“All you need is a dash of this and a handful of that, mix it all together and you’re done!” If you ask a Greek mother to give you her recipe for baklava, you can be sure you won’t find any set measurements. While this may be slightly confusing and frustrating, your best bet is to simply ask her to show you how to make it. Or simply watch a video on YouTube.
In Greece, the tradition is that the eldest children get their names from their grandparents. This often creates duplicates, where cousins of the same gender may share the same name. As such, it is not rare to find yourself in class or working with three Giannis and two Katerinas. Or Marias, because as you might expect, it is one of the most popular names for girls in Greece.
Feta cheese is omnipresent in Greek cooking. The simplest and actually best way to have it is crumbled on a piece of bread with olives and a tad of olive oil. But you will find feta cheese practically in any staple dish and even if it is not included in a recipe, it goes perfectly with it. Don’t believe us? Just try!
Greek mothers, the base of society, are known to be overprotective, even with their adult children, and to overfeed them, even if they are overweight. They pour their souls out to their family and strive to make every family gathering perfect. But one thing they excel at is to make guilt-tripping comments when something you’re doing doesn’t please them. Things like “You don’t love me anymore” when you just came back from university to your hometown and are heading out to see your friends or “That’s what you are wearing?” when you are getting ready to go out but she doesn’t like your outfit are all common sentences you will hear from any Greek mother.
Orthodox Easter in Greece is a true celebration across the country. And while in the rest of the world, children look for eggs, in Greece, people crack eggs at dinner. Tsougrisma is a traditional Easter game which symbolizes the resurrection and new life. Greeks dye Easter eggs red to represent the blood of Christ while the shell of the egg symbolizes the Tomb of Christ. As such, the cracking of the egg is meant to symbolize Christ’s resurrection and his victory over death.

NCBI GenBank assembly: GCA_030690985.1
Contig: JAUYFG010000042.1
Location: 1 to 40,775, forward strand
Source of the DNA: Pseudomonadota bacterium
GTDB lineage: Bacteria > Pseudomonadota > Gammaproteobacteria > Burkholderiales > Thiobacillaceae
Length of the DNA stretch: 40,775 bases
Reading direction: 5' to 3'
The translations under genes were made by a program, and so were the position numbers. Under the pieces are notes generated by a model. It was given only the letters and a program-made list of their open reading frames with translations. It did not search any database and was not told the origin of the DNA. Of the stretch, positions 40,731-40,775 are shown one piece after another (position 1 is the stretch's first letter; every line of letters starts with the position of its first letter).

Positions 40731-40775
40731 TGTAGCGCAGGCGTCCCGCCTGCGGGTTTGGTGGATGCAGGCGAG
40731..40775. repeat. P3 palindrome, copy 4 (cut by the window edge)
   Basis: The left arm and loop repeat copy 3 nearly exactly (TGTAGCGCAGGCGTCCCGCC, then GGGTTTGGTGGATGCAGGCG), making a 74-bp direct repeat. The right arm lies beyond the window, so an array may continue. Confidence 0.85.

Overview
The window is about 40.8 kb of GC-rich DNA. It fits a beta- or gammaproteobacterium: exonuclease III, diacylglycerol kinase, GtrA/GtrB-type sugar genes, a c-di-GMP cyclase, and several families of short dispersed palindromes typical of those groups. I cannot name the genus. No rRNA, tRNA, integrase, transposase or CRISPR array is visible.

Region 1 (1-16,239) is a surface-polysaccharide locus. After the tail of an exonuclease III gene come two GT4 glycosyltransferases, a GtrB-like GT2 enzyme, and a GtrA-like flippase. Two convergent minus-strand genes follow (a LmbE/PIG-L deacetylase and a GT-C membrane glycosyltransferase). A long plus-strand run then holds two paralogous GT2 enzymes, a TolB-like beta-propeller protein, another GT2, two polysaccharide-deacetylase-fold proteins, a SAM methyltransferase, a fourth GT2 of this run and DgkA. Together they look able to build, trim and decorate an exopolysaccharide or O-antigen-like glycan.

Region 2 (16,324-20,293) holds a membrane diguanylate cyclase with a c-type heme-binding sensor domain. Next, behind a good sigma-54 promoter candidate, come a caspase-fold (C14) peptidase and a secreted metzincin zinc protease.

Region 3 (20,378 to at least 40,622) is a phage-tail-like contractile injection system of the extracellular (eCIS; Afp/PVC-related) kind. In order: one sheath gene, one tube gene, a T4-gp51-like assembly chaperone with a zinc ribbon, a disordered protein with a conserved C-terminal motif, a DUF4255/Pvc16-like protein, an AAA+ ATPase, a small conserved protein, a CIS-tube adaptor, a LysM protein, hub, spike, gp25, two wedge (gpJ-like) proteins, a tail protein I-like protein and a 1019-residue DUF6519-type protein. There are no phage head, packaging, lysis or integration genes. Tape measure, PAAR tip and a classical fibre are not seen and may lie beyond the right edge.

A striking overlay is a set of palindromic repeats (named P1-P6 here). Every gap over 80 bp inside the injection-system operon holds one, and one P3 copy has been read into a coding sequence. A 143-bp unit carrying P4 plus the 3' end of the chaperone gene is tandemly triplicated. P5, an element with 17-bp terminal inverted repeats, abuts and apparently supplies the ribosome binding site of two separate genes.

Since most Greeks have names associated with a saint, this saint’s day is basically a reason to celebrate. And since Greeks are champions when it comes to partying, it is usually celebrated in a big way, either with a huge meal where friends and family are invited or even in a restaurant.
No matter how old you are, there is one thing you can be sure will never change: there is no such thing as a secret. In fact, any business is everyone’s business in a Greek home.
Greeks simply love to eat and food is an excellent way to bring people together. Therefore, offering food to anyone or inviting someone you barely know for dinner is common. And a word of advice for foreigners: never reject an invitation to dinner or food offered at a restaurant. Greeks take it very personally.
For any non-Greek, don’t freak out, we do not really mean actual spit. In Greek culture, dry spitting is a way to ward off any form of evil or negativity. This is often done when seeing a baby or a little child, or on special occasions such as weddings.
It doesn’t matter if you had a big breakfast or simply if you had a quick lunch a few hours before. A Greek mom and/or yiayia (grandma) will always offer you something. Whether it is a piece of moussaka or pastitsio or simply a portion of baklava to go with your coffee, there is no way to escape it.